Campaign works on cutting Jersey pedestrian fatalities
The North Jersey Transportation Planning Authority has an ongoing campaign to encourage greater pedestrian safety in New Jersey.
The authority's director of communication and community affairs, David Behrend, said pedestrian fatalities and injuries continue to exceed the national average, and the federal government has taken notice.
"The Federal Highway Administration, which provides transportation funding to all of the states, has designated New Jersey what they call a 'pedestrian-focused' state — which means they are encouraging New Jersey to take extra effort to improve pedestrian safety on our transportation system," Behrend said.
And the statistics apparently bear out that need. According to the State Police, 184 people in New Jersey last year died in pedestrian/vehicle accidents.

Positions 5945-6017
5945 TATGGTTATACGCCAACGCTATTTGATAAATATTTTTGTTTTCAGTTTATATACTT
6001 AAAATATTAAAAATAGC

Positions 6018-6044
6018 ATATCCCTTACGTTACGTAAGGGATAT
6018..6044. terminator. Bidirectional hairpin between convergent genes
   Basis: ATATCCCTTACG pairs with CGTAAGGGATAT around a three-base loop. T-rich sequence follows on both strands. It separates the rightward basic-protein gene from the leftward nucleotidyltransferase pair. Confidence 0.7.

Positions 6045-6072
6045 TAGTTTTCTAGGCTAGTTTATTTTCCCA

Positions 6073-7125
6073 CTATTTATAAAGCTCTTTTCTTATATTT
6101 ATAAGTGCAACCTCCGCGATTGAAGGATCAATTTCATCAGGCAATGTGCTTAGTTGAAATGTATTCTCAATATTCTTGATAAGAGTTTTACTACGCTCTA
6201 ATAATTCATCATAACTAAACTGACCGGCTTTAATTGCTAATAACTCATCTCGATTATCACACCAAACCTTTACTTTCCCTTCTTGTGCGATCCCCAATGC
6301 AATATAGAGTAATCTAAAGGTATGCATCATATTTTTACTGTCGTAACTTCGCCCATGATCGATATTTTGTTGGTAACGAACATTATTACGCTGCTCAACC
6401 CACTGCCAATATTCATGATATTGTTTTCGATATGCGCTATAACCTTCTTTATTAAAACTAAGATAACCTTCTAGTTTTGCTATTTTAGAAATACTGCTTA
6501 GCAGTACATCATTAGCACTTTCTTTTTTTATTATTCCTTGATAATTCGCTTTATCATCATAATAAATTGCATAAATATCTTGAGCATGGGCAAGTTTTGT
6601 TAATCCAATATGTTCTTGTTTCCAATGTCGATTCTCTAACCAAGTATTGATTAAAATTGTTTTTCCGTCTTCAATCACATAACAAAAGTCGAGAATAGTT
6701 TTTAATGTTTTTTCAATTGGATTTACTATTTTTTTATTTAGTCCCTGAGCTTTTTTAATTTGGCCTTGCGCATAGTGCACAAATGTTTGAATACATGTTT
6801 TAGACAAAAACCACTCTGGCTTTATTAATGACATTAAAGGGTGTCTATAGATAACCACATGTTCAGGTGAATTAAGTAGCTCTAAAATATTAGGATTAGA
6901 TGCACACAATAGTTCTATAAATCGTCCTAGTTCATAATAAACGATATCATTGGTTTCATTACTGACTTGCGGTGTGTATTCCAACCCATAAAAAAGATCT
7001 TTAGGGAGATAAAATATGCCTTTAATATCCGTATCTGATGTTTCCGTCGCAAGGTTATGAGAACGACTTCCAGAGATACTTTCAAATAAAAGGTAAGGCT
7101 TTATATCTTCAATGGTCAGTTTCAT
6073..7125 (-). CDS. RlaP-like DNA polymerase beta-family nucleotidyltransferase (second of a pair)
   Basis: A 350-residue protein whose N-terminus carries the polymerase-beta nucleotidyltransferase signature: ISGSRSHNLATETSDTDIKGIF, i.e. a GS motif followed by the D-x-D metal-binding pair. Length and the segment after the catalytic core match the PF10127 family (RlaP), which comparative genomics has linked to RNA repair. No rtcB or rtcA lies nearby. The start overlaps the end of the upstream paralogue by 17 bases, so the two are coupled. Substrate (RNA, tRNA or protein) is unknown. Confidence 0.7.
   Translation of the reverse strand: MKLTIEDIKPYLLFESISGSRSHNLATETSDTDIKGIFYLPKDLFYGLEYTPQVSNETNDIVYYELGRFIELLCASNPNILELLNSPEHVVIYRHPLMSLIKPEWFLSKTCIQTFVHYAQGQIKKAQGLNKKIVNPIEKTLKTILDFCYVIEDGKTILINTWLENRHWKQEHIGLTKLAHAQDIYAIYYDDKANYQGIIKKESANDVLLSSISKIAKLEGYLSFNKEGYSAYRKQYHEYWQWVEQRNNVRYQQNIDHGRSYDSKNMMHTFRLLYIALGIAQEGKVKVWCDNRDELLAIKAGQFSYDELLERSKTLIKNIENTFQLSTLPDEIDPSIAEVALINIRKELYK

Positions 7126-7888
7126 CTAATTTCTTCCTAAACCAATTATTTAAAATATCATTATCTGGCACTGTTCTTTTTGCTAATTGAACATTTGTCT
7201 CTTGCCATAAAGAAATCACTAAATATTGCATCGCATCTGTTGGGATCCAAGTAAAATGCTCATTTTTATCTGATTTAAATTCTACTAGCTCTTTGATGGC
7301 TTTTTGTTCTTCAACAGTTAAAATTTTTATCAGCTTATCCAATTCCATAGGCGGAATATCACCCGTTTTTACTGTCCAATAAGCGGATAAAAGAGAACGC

Behrend says the Authority's "Street Smart NJ" campaign this month is part of an ongoing effort to improve pedestrian safety in the state: "It is a combination of law enforcement and education and raising awareness.
Eighty-four towns are part of the current effort.
"What I should point out is that this is an ongoing effort," Behrend said. "It is not just this month, it is not just next month. We have been at this since late 2013, when we began with some pilot communities, and we are regularly launching campaigns in different communities across the state."
Resources are available at bestreetsmart/nj.org.
Joe Cutter is the afternoon news anchor on New Jersey 101.5.
More from New Jersey 101.5: